Alligator hunting is the capture and killing of gators. With the appropriate licenses and tags, the American alligator can legally be hunted in the Southeastern United States. The states of Florida, Georgia, Alabama, Arkansas, Mississippi, Louisiana, North Carolina, South Carolina, and Texas all distribute alligator hunting licenses.
There is no single method of alligator hunting. Depending on the circumstances, hunters commonly use a combination of the following:
- hook and line
- bow and arrow
- gig and snare
The use of a hook and line is the most common method. It involves securing a sturdy hook and line to a tree or pole in the ground. The hook is commonly baited with fish or chicken quarter. After the bait is taken, the hunter returns to draw in and dispatch the gator. Allowed methods of hunting vary by state, in South Carolina an alligator must be captured before being killed with either a handgun or bangstick. A bangstick is a specialized underwater firearm fired only when in direct contact with the target.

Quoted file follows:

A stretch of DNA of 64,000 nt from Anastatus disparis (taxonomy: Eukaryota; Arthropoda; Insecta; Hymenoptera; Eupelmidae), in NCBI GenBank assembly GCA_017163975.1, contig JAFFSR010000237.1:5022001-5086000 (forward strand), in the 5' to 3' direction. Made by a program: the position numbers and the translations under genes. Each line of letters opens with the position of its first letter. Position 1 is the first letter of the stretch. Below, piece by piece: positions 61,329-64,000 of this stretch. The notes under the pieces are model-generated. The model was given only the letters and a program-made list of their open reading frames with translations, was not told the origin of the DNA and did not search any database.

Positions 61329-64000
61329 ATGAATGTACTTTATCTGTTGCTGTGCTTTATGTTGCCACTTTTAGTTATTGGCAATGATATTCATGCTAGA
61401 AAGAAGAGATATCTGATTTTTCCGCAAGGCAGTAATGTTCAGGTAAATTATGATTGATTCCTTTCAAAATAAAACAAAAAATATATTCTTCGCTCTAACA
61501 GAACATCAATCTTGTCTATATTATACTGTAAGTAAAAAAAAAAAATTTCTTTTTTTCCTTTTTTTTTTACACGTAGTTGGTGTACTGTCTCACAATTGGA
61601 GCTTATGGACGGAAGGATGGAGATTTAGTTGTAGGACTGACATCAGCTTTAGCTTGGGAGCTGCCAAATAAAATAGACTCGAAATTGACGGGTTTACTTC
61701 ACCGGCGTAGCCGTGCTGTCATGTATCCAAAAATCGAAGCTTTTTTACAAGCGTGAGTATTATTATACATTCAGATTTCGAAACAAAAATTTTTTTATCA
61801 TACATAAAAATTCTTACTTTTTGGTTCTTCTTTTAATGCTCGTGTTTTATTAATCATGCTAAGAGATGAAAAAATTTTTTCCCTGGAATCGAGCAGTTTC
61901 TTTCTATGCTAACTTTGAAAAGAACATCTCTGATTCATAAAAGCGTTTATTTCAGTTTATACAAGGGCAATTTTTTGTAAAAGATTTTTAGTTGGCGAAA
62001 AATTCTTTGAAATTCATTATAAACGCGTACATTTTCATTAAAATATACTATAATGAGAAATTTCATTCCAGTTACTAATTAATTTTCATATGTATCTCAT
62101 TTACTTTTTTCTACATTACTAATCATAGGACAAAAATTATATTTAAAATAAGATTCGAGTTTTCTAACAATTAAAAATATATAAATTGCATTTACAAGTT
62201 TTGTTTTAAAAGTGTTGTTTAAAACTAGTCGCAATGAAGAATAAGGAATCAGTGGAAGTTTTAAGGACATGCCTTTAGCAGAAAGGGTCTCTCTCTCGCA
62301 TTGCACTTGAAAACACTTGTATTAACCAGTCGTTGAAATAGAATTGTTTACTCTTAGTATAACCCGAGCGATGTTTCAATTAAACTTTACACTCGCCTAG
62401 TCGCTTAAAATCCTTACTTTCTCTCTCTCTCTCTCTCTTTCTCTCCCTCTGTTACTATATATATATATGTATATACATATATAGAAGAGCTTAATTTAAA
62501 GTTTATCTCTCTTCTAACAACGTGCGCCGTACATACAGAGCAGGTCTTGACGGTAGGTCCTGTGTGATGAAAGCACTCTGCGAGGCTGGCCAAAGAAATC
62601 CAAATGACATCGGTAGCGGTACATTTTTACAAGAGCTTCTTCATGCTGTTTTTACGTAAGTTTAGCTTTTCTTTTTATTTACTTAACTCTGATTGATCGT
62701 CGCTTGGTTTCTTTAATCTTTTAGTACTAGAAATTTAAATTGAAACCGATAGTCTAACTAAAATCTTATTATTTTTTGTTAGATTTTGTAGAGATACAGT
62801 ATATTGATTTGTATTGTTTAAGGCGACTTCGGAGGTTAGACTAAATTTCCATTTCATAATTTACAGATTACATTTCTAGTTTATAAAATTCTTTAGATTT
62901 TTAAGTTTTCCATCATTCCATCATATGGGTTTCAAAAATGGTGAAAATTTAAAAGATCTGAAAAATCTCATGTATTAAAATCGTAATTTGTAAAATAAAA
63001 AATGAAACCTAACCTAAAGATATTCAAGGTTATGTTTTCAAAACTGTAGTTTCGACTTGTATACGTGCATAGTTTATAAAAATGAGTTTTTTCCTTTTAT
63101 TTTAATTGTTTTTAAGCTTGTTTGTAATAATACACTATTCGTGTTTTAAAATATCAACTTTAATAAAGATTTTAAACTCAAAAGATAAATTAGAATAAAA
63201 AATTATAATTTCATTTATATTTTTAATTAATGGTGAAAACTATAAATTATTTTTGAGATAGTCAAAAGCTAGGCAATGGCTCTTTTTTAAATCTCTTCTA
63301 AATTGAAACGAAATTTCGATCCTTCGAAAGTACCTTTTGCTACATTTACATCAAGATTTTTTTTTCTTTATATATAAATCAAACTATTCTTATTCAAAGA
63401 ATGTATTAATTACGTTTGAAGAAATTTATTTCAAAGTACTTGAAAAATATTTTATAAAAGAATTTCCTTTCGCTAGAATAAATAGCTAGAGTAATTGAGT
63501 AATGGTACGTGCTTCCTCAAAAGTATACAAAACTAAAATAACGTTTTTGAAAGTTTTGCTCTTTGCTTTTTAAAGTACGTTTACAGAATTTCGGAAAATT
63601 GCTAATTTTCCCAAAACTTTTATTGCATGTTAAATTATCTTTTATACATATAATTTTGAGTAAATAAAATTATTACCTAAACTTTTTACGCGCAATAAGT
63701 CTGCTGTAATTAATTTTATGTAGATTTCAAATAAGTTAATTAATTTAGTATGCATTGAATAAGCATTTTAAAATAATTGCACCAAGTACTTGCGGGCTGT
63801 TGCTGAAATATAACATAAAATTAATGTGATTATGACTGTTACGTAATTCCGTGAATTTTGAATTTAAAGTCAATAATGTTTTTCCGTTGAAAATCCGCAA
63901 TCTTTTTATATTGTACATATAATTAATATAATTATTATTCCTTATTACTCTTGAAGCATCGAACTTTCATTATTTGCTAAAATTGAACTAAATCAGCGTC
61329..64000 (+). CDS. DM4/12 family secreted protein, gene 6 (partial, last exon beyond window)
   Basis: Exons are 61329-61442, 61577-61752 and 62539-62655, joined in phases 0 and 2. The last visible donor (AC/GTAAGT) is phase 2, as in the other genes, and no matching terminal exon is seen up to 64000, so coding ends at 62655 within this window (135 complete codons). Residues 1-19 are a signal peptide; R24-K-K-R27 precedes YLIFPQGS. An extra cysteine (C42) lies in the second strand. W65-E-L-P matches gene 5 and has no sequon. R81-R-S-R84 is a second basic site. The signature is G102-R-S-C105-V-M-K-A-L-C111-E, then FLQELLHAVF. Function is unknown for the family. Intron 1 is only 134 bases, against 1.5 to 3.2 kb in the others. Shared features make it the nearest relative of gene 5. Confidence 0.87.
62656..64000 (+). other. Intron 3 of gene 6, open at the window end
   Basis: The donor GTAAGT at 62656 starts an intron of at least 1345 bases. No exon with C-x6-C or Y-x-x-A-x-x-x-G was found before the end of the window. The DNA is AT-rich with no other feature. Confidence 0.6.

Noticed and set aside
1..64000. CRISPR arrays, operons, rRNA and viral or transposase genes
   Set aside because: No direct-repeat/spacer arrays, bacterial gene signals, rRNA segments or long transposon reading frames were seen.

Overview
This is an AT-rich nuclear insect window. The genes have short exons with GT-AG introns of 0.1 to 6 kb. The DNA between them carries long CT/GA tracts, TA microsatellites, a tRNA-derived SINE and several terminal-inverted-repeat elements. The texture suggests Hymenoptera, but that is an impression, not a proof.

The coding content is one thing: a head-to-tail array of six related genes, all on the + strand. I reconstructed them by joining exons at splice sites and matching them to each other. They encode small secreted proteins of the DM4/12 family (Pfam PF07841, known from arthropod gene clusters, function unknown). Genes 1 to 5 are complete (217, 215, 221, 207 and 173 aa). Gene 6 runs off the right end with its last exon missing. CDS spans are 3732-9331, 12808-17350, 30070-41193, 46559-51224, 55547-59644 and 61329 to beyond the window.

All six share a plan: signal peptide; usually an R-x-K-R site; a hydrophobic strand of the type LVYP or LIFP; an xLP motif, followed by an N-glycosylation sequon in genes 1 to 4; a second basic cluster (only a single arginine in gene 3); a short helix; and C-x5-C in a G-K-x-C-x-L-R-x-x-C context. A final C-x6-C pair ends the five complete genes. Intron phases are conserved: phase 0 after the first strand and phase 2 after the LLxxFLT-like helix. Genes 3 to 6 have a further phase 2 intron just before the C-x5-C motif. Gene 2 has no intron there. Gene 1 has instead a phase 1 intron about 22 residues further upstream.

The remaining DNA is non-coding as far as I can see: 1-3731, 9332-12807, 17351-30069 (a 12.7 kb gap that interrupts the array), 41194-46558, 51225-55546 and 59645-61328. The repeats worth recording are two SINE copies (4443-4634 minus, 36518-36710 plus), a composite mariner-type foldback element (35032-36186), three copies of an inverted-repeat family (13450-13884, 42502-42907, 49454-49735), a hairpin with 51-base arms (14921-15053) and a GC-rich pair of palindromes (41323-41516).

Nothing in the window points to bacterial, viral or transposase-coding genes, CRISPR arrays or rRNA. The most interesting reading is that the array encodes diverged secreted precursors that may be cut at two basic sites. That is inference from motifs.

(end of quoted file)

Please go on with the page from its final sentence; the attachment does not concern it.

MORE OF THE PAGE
Historically, unregulated hunting has led to dramatic decreases in alligator populations. In 1973 the American alligator was listed as endangered under the Endangered Species Act of 1973. The American alligator was listed as an endangered species in 1967 under a law that was a precurser to the Endangered Species Act of 1973. Since the species' recovery, alligator hunting programs have been established in the majority of U.S. States in the alligator's habitat range.
The main products of alligator hunting are alligator meat and skin. Alligator skins have been harvested since the 1800s. Alligator skin was used in the manufacture of boots, belts, and saddles. In the early 1900s some states began the commercial tanning of alligator skin. The increased popularity of alligator leather lead to the rise of alligator farming, now a $60 million industry. Following the global economic recession of 2008, demand for wild alligator skins declined dramatically. In the state of Louisiana the number of reported skins dropped from 35,625 to 9,139 in one year.
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- "Changes in Regulations for 2018-2019".
- "Alligators in Texas" (PDF). tpwd.texas.gov. Texas Parks and Wildlife. Retrieved 13 February 2015.
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- "American Alligator Alligator mississippiensis" (PDF). U.S. Fish & Wildlife Service. Retrieved 13 February 2015.
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